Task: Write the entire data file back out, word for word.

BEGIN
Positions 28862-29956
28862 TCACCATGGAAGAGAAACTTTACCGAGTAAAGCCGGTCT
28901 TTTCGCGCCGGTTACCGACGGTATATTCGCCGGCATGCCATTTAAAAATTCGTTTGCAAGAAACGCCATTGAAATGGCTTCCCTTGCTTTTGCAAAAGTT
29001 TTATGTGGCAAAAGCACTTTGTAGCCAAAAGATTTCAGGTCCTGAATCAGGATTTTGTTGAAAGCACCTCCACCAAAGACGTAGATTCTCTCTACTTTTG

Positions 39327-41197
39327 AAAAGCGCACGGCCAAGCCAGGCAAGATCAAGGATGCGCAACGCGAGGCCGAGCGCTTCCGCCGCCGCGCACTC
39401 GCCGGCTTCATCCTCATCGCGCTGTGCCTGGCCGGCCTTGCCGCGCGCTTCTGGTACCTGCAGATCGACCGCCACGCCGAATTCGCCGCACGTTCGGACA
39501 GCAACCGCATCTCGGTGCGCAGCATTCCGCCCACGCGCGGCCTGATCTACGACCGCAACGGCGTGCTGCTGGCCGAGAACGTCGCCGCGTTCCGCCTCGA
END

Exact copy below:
Positions 28862-29956
28862 TCACCATGGAAGAGAAACTTTACCGAGTAAAGCCGGTCT
28901 TTTCGCGCCGGTTACCGACGGTATATTCGCCGGCATGCCATTTAAAAATTCGTTTGCAAGAAACGCCATTGAAATGGCTTCCCTTGCTTTTGCAAAAGTT
29001 TTATGTGGCAAAAGCACTTTGTAGCCAAAAGATTTCAGGTCCTGAATCAGGATTTTGTTGAAAGCACCTCCACCAAAGACGTAGATTCTCTCTACTTTTG

Positions 39327-41197
39327 AAAAGCGCACGGCCAAGCCAGGCAAGATCAAGGATGCGCAACGCGAGGCCGAGCGCTTCCGCCGCCGCGCACTC
39401 GCCGGCTTCATCCTCATCGCGCTGTGCCTGGCCGGCCTTGCCGCGCGCTTCTGGTACCTGCAGATCGACCGCCACGCCGAATTCGCCGCACGTTCGGACA
39501 GCAACCGCATCTCGGTGCGCAGCATTCCGCCCACGCGCGGCCTGATCTACGACCGCAACGGCGTGCTGCTGGCCGAGAACGTCGCCGCGTTCCGCCTCGA